So, my message is to receive one of these new boosters as soon as they become available wherever you are. The US has been first to authorize them, but it seems they will become more widely available globally soon. Remember, though, that these are booster doses given to people who have already completed an initial vaccine series. If you haven’t completed an initial vaccine series, start NOW!

Meanwhile, here in Broome County, our community risk level is still medium. While I wait for the new booster to take full effect, I will still mask for indoor gatherings and shopping. I’ll be evaluating what to do after that, although these boosters are so new that data may be hard to come by.

I hope to stay well and hope that you do, too.

One-Liner Wednesday: Pakistan

A third of my country is under water right now – bridges, roads, schools, and other critical infrastructure sinks, and people run to evacuate their homes.

Anam Rathor, writing about Pakistan in this important post

Note: In the comments, there is a link to a post from Sadje with information on organizations that are helping Pakistan. Check it out here: http://lifeafter50forwomen.com/2022/09/07/my-country-needs-your-help/ and help if you are able.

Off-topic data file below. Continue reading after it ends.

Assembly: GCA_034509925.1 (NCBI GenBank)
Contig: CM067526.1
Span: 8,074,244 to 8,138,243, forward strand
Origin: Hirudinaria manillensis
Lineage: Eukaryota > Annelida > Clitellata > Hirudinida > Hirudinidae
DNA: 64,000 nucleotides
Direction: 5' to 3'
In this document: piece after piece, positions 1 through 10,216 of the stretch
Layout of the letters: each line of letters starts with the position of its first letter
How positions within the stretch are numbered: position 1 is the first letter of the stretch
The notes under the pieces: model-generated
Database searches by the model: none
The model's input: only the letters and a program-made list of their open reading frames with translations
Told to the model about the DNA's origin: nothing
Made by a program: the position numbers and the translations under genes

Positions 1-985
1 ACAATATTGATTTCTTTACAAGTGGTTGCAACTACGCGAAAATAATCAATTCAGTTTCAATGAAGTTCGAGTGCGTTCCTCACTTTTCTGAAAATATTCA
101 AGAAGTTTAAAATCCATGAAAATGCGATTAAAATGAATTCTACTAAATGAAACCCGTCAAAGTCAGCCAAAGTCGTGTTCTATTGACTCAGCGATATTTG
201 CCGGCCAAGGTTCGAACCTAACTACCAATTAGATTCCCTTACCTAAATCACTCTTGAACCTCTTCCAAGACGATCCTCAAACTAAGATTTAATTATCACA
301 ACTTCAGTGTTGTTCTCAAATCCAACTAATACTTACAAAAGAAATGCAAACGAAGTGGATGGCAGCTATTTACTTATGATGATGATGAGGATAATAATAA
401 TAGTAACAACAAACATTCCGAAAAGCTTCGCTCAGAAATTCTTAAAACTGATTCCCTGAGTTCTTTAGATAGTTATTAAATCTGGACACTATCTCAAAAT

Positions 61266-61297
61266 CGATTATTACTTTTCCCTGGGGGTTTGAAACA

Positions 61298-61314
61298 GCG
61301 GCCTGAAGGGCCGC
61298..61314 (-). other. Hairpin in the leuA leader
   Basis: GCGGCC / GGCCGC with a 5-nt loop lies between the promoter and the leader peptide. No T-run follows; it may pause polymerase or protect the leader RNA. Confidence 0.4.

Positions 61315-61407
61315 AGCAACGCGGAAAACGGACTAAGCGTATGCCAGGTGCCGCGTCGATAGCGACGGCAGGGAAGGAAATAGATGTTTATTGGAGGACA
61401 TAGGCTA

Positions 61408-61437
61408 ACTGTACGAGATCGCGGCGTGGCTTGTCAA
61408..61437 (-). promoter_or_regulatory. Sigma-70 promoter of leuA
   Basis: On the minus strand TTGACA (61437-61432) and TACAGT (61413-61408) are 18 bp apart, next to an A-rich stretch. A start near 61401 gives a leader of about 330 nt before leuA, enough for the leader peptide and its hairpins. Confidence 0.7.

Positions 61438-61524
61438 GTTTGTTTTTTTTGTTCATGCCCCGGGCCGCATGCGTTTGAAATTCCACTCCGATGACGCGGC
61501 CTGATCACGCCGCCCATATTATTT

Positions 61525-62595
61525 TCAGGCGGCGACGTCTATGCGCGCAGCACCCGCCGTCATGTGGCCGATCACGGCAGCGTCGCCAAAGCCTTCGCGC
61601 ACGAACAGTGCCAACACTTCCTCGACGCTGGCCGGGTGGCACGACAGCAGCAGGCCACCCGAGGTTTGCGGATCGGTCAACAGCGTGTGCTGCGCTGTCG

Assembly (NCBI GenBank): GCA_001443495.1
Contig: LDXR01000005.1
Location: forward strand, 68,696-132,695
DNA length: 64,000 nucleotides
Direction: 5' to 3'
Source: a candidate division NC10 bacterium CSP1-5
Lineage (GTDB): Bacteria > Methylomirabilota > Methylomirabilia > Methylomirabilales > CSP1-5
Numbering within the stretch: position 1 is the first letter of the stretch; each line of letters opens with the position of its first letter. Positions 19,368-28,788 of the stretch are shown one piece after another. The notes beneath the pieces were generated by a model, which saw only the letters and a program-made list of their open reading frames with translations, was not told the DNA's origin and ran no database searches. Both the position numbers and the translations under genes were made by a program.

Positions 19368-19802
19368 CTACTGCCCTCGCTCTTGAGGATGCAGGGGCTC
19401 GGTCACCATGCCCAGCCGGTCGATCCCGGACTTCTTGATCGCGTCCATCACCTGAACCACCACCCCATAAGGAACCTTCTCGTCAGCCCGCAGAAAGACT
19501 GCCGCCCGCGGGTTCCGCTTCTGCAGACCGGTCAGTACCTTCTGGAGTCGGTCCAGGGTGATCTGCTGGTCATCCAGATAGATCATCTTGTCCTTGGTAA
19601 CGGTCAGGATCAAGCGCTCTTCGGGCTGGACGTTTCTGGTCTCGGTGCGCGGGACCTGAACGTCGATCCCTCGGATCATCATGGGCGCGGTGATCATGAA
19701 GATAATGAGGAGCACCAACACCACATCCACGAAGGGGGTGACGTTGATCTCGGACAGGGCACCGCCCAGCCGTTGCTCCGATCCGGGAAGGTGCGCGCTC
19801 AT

Join us for Linda’s One-Liner Wednesdays! Find out more here: https://lindaghill.com/2022/09/07/one-liner-wednesday-alert-creature/

still COVID

I’m sad to report that the total death toll in the United States from COVID-19 is now over 1.04 million with over 93 million confirmed cases. The actual case count is no doubt higher, as some states have stopped reporting and many cases that are detected by at-home testing are not reported to health agencies at all. New cases are still occurring at a rate of 93,000 a day with 457 deaths (7-day rolling average on August 22, 2022).

It’s still heart-breaking.

And still considered by most experts a pandemic, although perhaps heading in the direction of being considered endemic in the United States soon, as influenza is.

Most cases in the US now are Omicron variants BA.4 or BA.5. There is some hope that new boosters that contain components targeted at Omicron variants might give some additional protection going into the fall and winter, especially against hospitalizations and deaths, but we will have to see if a) people actually get vaccinated and b) the vaccines do boost protection for any length of time.

And/or c) a new strain could develop that evades all prior immunity, is even more wildly contagious, doesn’t respond to current treatments, and/or causes more severe illness.